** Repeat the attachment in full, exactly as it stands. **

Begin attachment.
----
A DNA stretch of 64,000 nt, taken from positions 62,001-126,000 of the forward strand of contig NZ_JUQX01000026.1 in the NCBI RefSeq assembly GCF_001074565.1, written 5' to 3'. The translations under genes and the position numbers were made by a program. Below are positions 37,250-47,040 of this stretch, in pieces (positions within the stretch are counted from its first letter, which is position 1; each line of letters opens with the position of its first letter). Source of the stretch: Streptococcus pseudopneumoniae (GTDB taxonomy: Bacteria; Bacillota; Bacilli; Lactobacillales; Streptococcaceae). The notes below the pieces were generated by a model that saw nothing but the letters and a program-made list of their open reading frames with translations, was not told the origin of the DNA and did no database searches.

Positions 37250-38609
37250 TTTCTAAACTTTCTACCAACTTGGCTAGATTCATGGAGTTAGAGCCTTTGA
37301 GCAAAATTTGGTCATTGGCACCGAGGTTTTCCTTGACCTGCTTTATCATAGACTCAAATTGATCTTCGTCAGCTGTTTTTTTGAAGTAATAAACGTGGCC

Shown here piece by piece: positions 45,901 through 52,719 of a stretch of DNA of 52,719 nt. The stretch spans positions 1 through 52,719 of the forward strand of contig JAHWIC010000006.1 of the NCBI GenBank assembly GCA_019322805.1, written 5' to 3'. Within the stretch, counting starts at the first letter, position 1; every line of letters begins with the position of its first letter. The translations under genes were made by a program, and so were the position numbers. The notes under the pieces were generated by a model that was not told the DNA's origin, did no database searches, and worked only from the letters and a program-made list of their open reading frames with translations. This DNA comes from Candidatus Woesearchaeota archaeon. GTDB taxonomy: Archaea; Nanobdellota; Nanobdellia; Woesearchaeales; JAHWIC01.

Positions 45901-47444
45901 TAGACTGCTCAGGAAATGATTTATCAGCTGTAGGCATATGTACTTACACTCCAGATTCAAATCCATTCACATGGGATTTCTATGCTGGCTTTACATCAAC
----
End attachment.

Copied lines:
A DNA stretch of 64,000 nt, taken from positions 62,001-126,000 of the forward strand of contig NZ_JUQX01000026.1 in the NCBI RefSeq assembly GCF_001074565.1, written 5' to 3'. The translations under genes and the position numbers were made by a program. Below are positions 37,250-47,040 of this stretch, in pieces (positions within the stretch are counted from its first letter, which is position 1; each line of letters opens with the position of its first letter). Source of the stretch: Streptococcus pseudopneumoniae (GTDB taxonomy: Bacteria; Bacillota; Bacilli; Lactobacillales; Streptococcaceae). The notes below the pieces were generated by a model that saw nothing but the letters and a program-made list of their open reading frames with translations, was not told the origin of the DNA and did no database searches.

Positions 37250-38609
37250 TTTCTAAACTTTCTACCAACTTGGCTAGATTCATGGAGTTAGAGCCTTTGA
37301 GCAAAATTTGGTCATTGGCACCGAGGTTTTCCTTGACCTGCTTTATCATAGACTCAAATTGATCTTCGTCAGCTGTTTTTTTGAAGTAATAAACGTGGCC

Shown here piece by piece: positions 45,901 through 52,719 of a stretch of DNA of 52,719 nt. The stretch spans positions 1 through 52,719 of the forward strand of contig JAHWIC010000006.1 of the NCBI GenBank assembly GCA_019322805.1, written 5' to 3'. Within the stretch, counting starts at the first letter, position 1; every line of letters begins with the position of its first letter. The translations under genes were made by a program, and so were the position numbers. The notes under the pieces were generated by a model that was not told the DNA's origin, did no database searches, and worked only from the letters and a program-made list of their open reading frames with translations. This DNA comes from Candidatus Woesearchaeota archaeon. GTDB taxonomy: Archaea; Nanobdellota; Nanobdellia; Woesearchaeales; JAHWIC01.

Positions 45901-47444
45901 TAGACTGCTCAGGAAATGATTTATCAGCTGTAGGCATATGTACTTACACTCCAGATTCAAATCCATTCACATGGGATTTCTATGCTGGCTTTACATCAAC